Revisiting the links between economic inequality and political violence
The role of social mobilization
The main aim of this paper is to explore theoretically important mechanisms through which economic inequalities may affect the emergence of political violence given the forms of social mobilization they (may) generate.
The paper identifies and explores two mechanisms under which social mobilization in unequal societies may result in either non-violent or violent collective action and, ultimately, in violent conflict.
The first condition is the level of social cooperation between different social groups that are formed during the process of social mobilization. The second is the efficacy of collective action to drive change, which is in turn shaped by the ability of individuals within groups to coordinate their actions.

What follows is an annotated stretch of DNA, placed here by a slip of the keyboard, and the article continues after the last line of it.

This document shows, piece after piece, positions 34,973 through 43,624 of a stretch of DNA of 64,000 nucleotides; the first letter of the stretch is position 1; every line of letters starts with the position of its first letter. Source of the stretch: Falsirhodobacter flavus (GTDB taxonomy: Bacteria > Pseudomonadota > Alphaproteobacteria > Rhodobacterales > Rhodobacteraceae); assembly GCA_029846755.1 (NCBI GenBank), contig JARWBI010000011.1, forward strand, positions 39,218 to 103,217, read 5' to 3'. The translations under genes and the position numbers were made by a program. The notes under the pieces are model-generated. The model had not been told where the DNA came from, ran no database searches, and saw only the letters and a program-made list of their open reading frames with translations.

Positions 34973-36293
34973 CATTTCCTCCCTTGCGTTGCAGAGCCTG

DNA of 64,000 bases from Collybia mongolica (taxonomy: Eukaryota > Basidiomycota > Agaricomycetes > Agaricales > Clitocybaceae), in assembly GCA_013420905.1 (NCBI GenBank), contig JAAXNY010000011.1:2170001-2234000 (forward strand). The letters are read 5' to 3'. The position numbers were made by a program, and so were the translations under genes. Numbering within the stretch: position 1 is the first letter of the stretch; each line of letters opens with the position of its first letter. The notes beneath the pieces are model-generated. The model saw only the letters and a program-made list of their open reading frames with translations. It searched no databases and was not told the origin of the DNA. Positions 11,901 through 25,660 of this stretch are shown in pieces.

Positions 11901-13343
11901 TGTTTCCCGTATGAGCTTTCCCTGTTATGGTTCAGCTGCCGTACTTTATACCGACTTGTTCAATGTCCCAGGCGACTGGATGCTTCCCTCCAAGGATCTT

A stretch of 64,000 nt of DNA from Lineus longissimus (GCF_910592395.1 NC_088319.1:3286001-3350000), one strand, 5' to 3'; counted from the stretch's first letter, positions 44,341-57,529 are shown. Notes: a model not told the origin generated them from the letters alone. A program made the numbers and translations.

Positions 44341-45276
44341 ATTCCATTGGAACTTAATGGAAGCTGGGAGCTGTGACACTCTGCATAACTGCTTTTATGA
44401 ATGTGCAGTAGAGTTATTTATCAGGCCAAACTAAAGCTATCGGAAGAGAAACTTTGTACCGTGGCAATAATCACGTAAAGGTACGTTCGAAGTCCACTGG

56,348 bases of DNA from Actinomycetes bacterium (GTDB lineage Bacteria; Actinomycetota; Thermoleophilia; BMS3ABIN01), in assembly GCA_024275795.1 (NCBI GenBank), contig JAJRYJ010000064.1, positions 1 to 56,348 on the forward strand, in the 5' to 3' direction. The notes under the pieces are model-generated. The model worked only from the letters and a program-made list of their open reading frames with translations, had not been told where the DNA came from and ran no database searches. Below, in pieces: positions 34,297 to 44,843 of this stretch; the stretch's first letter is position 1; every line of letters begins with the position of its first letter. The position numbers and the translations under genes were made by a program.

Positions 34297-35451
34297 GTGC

Forms of social mobilization become violent when antagonism is the dominant form of social interaction between different social groups in unequal societies, and when each of these social groups exhibits high levels of internal coordination.